Different drive types have different performance characteristics, such as the difference between SATA and Fibre Channel drives. We've had some customers attempt to use SATA drives for production environments that are resource-intensive and they generally find Fibre Channel drives deliver a higher level of performance. They generally use SATA drives for backup, archiving and less critical applications.
There are other considerations. What is the total capacity you need and the throughput for that capacity? For the capacity that your organisation needs, do you require more performance than one array will give you? In instances like that, you might want to have lower-capacity drives and spread capacity over more than one array. This will make performance per gigabyte higher and allow you to service your applications correctly.
One thing that people should take into account is capacity planning. If you do it correctly, there should be a limited requirement to move data from one array to another.
That's a key issue in SAN environments and one that quite often catches out organisations. You have three options if an array is getting near its capacity.
- You can virtualise that data on the array behind another array.
- You can migrate data using hardware replication.
- You can use software migration.
Hardware replication requires minimal host configuration. One caveat is that it's quite difficult to set up hardware replication. If the source and target are the same, then it's no problem. If they are from different vendors or even different devices from the same vendor, it can be very difficult indeed.
If the hardware is on the same SAN, that can ease the replication path and if the arrays have free ports on them, we can do a direct connection between the arrays and transfer data that way. Once you've set up their replication, the server in question will need to be shut down, pointed to the secondary array, then re-booted to see the new array. More storage can then be added to the new array.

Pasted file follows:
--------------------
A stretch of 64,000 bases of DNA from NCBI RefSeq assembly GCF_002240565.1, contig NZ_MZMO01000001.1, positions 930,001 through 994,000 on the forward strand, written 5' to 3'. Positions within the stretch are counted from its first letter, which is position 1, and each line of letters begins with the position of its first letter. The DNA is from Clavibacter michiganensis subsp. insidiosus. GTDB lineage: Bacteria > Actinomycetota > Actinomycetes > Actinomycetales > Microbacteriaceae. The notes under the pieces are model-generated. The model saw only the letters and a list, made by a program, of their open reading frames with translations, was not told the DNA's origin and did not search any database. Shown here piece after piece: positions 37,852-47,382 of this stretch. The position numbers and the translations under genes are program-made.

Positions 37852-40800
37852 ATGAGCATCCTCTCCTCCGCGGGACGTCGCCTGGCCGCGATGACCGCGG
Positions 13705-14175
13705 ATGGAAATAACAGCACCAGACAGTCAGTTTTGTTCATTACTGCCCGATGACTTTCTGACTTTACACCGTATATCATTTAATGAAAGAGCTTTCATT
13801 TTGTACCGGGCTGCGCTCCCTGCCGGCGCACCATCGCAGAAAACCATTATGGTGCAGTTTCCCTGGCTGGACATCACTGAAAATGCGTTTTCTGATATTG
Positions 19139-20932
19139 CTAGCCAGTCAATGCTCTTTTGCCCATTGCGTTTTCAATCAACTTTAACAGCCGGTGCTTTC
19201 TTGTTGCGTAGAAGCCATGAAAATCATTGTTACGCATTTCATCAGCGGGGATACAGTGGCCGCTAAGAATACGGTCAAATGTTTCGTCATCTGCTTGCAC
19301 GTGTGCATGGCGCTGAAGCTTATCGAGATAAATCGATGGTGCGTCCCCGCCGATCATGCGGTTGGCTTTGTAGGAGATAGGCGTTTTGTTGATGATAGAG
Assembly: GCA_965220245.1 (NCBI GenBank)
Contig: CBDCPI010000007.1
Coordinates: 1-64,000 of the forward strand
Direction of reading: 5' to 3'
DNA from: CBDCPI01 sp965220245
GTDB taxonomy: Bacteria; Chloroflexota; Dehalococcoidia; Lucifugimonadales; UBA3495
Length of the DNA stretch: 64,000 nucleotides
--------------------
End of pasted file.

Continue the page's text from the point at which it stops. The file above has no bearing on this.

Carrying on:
Software migration is more host-intensive and will affect applications more than a hardware solution. There are two ways to do that. The first is a software mirror, using a volume manager of your choice to create a mirror between the LUNs on the first array and the second. When the data is synchronised, you would remove the original LUNs from the mirror and move them off the host. The advantage is that the application doesn't have to be taken down.
The second way is a simple data copy from the source LUN to the target LUN, but unfortunately this type of copy is a point-in-time and will involve the shutdown of the application while the copy takes place. Once the copy has taken place, the application has to be pointed at the new LUN and the older LUN removed.
About the author: Steve Pinder is a principal consultant at GlassHouse Technologies (UK) Ltd. He has more than 11 years experience in backup and storage technologies and has been involved in many deployments for companies of varying sizes, with responsibilities ranging throughout the sales and deployment lifecycle.
This was first published in December 2008